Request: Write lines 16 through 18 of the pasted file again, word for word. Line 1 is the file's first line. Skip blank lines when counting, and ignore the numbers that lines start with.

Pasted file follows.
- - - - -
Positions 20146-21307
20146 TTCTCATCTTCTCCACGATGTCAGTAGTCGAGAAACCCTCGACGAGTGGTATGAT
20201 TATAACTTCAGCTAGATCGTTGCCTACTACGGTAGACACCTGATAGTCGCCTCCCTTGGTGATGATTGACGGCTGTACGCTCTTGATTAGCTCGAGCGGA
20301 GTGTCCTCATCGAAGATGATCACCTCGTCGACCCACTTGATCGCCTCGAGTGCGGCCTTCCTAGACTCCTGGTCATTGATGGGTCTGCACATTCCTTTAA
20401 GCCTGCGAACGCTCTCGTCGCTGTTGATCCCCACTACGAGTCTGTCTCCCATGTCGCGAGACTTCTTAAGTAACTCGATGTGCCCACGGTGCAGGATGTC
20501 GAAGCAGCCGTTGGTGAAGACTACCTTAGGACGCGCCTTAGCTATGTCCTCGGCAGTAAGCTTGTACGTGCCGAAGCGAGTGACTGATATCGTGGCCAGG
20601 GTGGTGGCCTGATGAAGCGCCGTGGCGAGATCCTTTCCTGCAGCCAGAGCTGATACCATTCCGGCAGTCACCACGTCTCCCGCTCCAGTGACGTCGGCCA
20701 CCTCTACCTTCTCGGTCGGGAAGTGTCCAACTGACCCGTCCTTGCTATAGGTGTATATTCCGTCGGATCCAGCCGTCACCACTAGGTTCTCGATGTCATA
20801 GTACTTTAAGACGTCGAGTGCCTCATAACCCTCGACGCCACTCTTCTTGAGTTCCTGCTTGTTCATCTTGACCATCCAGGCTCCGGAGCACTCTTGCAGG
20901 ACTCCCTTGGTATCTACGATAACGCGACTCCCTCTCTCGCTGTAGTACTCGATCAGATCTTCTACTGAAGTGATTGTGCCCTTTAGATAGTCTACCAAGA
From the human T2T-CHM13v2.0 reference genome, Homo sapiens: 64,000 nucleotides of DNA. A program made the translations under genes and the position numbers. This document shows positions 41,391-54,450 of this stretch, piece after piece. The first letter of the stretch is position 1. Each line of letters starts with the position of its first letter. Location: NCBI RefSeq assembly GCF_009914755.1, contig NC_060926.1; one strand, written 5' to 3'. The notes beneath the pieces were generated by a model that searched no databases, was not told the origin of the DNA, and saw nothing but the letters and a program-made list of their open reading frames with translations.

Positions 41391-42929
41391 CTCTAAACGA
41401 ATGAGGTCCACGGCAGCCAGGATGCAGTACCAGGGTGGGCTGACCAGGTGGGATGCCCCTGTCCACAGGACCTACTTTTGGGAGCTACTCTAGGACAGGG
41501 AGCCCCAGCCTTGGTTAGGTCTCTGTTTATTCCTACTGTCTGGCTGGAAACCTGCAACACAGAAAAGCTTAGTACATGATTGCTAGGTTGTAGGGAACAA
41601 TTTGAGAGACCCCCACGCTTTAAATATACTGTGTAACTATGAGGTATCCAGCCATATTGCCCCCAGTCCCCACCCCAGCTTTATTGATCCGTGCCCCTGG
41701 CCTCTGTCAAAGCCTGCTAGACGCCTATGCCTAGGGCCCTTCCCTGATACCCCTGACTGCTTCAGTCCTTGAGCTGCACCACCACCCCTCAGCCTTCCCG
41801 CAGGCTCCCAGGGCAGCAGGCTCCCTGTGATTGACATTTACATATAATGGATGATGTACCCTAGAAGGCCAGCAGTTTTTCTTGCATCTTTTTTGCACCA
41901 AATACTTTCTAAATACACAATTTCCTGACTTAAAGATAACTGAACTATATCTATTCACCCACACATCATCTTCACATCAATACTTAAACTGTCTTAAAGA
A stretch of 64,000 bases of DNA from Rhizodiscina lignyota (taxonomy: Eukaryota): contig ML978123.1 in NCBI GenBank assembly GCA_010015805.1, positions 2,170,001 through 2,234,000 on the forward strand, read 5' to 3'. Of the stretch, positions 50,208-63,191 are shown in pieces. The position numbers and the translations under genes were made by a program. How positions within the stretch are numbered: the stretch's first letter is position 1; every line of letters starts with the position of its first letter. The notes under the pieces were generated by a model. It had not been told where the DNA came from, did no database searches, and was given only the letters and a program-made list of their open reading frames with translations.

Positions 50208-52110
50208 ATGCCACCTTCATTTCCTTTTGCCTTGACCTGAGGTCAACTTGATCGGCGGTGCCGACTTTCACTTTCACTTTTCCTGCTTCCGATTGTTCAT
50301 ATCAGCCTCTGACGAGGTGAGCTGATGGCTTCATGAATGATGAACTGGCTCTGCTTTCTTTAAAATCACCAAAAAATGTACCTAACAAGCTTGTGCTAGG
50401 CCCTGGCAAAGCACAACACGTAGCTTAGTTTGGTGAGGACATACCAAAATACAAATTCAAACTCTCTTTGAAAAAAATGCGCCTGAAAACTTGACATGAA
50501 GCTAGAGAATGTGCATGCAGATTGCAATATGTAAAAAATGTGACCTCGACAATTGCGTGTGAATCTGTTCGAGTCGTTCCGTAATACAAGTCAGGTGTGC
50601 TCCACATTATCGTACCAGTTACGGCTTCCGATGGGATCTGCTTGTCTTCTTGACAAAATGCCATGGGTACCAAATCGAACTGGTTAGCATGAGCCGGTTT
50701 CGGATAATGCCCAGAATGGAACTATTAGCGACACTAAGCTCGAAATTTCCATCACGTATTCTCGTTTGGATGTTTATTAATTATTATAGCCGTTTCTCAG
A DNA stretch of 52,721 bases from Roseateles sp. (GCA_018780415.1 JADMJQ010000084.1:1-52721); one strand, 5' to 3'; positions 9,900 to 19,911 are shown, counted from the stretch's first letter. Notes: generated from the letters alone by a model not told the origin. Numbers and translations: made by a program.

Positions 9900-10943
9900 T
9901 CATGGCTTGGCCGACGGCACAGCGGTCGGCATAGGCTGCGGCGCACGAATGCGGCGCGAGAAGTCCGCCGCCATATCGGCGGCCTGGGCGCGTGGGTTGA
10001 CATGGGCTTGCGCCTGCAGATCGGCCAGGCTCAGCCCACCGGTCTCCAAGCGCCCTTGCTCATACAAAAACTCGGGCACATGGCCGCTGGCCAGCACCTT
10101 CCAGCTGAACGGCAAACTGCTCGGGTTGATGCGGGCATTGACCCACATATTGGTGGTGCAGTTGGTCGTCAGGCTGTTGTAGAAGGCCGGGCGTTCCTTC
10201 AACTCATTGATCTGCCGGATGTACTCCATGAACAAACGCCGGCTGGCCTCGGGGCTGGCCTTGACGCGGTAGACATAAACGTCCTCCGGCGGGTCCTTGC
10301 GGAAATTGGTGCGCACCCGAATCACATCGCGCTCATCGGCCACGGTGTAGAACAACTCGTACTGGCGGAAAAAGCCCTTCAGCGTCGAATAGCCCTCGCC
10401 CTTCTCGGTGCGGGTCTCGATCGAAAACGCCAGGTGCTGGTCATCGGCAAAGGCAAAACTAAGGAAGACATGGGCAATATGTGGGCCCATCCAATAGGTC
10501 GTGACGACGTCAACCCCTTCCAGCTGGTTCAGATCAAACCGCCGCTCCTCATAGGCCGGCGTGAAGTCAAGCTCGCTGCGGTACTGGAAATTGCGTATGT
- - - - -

41601 TTTGAGAGACCCCCACGCTTTAAATATACTGTGTAACTATGAGGTATCCAGCCATATTGCCCCCAGTCCCCACCCCAGCTTTATTGATCCGTGCCCCTGG
41701 CCTCTGTCAAAGCCTGCTAGACGCCTATGCCTAGGGCCCTTCCCTGATACCCCTGACTGCTTCAGTCCTTGAGCTGCACCACCACCCCTCAGCCTTCCCG
41801 CAGGCTCCCAGGGCAGCAGGCTCCCTGTGATTGACATTTACATATAATGGATGATGTACCCTAGAAGGCCAGCAGTTTTTCTTGCATCTTTTTTGCACCA